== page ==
. However, we still do not know enough about the complexities of the human mind when it comes to theories about memory. “Without memory, there is no culture. Without memory, there would be no civilization, no society, no future” Elie Wiesal In order for information to become a memory, it needs to have a form. At present, there are three main types: Visual (picture), Acoustic (sound), and Semantic (meaning). So, a song, a beautiful sunset, or a poem has to be manipulated into a code that the brain understands for it to become a memory. Atkinson and Shiffrin (1968) devised one of the first memory structures and theories. In order to become a memory, information has to pass through three stores. This lasts up to a quarter of a second. This holds any and all sensory experience around an individual (what they see, hear, taste). Encoding in this specific store is sensory specific. Most of the information which passes through this store decays very quickly unless the individual pays attention to it.
The duration in this store can be up to 30 seconds and it can only hold 7 (+ or – 2) items (Miller, 1956) depending on the individual. Encoding in this store is mainly auditory. But, this information cannot enter the longterm memory store until it has been rehearsed. As this store cannot be tested there is no limit to how long a memory can stay in it.
The majority of information in the long-term memory store has to be rehearsed from the short-term memory store.
The encoding of the memories is semantic, but can also take other forms.
The multi-store memory model has received support due to evidence backing up the idea of a respective short-term and long-term memory store. However, some argue that the model may be oversimplified and favour other theories such as the working memory model. Baddley and Hitch (1974) developed an alternative memory theory slightly more advanced and complex than its predecessor.
They replaced the idea of a short-term memory store. Instead, they proposed the idea of multiple separate stores within short-term memory.
The “working memory”.
The first aspect of the working memory model compared to other memory theories is the central executive. This has several roles.
The first of which drives the whole system of working memory. Furthermore, it also allocates information to the other stores within the working memory system whilst tackling cognitive tasks such as problem-solving The visuospatial sketchpad essentially deals with visual or spatial information. We use this for navigation. it allows us to move around, depending on where objects are in our environment.
The last store within the working memory system would be the phonological loop. This refers to any auditory information and holds speech-based information for up to two seconds.
The articulatory process (our inner voice) is located within the phonological loop. We repeat and rehearse information using the loop. As a result, we store this information for longer.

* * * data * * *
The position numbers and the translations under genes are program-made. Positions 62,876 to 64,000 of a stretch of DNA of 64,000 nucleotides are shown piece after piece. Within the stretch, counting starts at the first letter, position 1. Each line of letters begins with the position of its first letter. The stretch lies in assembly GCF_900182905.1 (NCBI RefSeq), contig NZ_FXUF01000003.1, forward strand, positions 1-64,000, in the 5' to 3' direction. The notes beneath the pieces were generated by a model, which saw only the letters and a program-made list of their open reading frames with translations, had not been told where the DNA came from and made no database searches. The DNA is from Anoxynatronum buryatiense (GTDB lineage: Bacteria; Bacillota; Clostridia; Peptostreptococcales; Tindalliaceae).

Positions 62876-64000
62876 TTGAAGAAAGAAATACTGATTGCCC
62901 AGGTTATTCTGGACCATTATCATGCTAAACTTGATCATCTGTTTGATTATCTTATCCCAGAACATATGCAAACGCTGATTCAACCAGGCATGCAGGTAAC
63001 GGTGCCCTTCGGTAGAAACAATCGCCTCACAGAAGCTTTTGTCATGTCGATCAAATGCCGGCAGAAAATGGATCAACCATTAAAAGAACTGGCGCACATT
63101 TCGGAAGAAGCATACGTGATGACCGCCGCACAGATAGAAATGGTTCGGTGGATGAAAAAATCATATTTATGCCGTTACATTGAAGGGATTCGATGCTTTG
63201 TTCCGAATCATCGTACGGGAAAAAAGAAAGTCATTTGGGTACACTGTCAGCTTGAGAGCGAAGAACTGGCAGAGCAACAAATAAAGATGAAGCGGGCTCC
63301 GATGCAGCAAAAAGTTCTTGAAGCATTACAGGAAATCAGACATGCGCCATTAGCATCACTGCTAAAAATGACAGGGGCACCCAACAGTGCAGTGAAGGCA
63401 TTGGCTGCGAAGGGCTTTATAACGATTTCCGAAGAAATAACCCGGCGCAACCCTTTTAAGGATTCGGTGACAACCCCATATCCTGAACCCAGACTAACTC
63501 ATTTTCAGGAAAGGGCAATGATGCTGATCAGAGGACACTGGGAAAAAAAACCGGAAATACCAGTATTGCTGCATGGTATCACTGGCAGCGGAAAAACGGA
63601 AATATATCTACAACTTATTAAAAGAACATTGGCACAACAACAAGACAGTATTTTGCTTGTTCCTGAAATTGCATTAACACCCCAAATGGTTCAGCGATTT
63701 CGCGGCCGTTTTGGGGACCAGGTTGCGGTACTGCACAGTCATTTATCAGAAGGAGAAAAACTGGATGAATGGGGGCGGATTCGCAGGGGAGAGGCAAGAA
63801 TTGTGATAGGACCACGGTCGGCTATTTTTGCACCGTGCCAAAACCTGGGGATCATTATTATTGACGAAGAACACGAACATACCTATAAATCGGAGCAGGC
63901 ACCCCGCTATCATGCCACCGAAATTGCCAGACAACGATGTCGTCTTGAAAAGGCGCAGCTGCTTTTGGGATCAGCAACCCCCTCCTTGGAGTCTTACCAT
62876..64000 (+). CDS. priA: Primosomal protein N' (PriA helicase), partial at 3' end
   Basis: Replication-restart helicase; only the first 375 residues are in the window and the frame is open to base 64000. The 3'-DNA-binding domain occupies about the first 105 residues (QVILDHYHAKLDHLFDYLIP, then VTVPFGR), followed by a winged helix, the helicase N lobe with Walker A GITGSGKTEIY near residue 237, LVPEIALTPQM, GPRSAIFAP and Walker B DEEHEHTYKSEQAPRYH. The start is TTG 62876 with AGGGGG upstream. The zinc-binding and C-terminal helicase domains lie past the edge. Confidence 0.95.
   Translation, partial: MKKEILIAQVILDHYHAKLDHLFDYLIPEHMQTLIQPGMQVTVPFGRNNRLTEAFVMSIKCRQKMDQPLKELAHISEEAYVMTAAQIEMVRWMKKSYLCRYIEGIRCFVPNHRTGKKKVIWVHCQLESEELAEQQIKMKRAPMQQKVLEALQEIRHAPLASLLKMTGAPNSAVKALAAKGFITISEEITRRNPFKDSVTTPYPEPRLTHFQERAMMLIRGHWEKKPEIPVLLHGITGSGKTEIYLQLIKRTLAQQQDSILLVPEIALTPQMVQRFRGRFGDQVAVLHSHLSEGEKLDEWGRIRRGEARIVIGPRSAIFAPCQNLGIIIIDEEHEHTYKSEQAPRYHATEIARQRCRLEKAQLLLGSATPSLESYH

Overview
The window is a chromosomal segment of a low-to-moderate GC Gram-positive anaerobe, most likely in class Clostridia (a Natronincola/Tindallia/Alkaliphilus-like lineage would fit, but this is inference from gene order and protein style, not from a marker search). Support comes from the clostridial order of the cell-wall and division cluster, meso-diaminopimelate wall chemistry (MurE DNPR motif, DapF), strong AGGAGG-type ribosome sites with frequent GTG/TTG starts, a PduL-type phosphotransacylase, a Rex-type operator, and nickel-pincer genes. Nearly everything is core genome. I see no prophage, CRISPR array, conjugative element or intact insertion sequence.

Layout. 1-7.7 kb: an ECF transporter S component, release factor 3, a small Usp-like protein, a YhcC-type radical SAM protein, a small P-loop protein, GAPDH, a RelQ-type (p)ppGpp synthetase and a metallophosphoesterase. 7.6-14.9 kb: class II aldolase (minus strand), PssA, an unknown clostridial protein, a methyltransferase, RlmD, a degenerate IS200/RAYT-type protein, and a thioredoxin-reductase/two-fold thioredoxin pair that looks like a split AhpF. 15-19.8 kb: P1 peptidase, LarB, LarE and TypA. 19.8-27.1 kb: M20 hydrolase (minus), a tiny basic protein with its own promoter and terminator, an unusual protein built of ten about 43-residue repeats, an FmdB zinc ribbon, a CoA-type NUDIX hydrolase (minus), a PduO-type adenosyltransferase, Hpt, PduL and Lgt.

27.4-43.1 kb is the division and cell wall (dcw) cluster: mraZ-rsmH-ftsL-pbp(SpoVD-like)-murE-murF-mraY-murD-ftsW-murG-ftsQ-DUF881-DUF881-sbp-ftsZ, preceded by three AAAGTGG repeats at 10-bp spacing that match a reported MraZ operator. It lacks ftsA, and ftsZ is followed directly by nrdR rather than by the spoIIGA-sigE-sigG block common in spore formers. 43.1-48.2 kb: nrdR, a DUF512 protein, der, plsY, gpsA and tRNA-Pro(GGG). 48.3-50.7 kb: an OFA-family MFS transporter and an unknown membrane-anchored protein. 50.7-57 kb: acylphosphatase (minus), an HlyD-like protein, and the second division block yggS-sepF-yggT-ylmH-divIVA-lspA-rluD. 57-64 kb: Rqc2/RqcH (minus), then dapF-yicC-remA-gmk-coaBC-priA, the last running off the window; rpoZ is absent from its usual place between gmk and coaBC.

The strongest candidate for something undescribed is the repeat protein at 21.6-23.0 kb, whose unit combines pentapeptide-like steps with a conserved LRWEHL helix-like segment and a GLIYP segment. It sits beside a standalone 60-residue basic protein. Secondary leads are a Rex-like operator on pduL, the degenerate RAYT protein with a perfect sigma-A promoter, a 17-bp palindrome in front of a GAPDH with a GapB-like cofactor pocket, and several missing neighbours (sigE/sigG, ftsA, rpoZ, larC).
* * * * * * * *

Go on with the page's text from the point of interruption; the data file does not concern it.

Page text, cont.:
The working memory model is supported by dual-task studies. Results prove that individuals can complete two tasks at the same time where each task requires different working memory systems. Furthermore, the working memory model does not over-rely on placing importance on the idea of rehearsal for the retention of memories.
These two memory theories concentrate on how memories are stored. However, there is little information on how or why we forget. Ebbinghaus (1885) tested his own memory. He found that retention at the time of learning is 100%. However, this drops very quickly a couple of days after learning. After a few weeks, forgetting slows down but there remains a decline in retention. He proposed that there are a few ways to increase the likelihood of retaining information for a longer period of time without forgetting.
The first was the representation of the memory (e.g. people might find it easier to remember information using mnemonic techniques). Additionally, spaced out repetition also helps speed up retention dramatically. However, there are various factors which are dependent on how one’s rate of forgetting is affected. This includes, but is not limited to: Flashbulb memories (Brown and Kulik (1977), refer to memories which do not need rehearsal in order to be remembered. This is one of the memory theories which suggests that there is some information which is so emotionally and biologically arousing it causes immediate retention. One example may be that millions of people are able to give detailed accounts of their day on 9/11. Some may include extremely mundane and repetitive tasks.
These would be usually unremarkable. However, they are remembered with vivid clarity due to the significance of the date. Overall, our memories are extremely complex. Current memory theories are placing us on the right track. But the question on many people’s minds is, will we ever know about the true nature of human memory? R.
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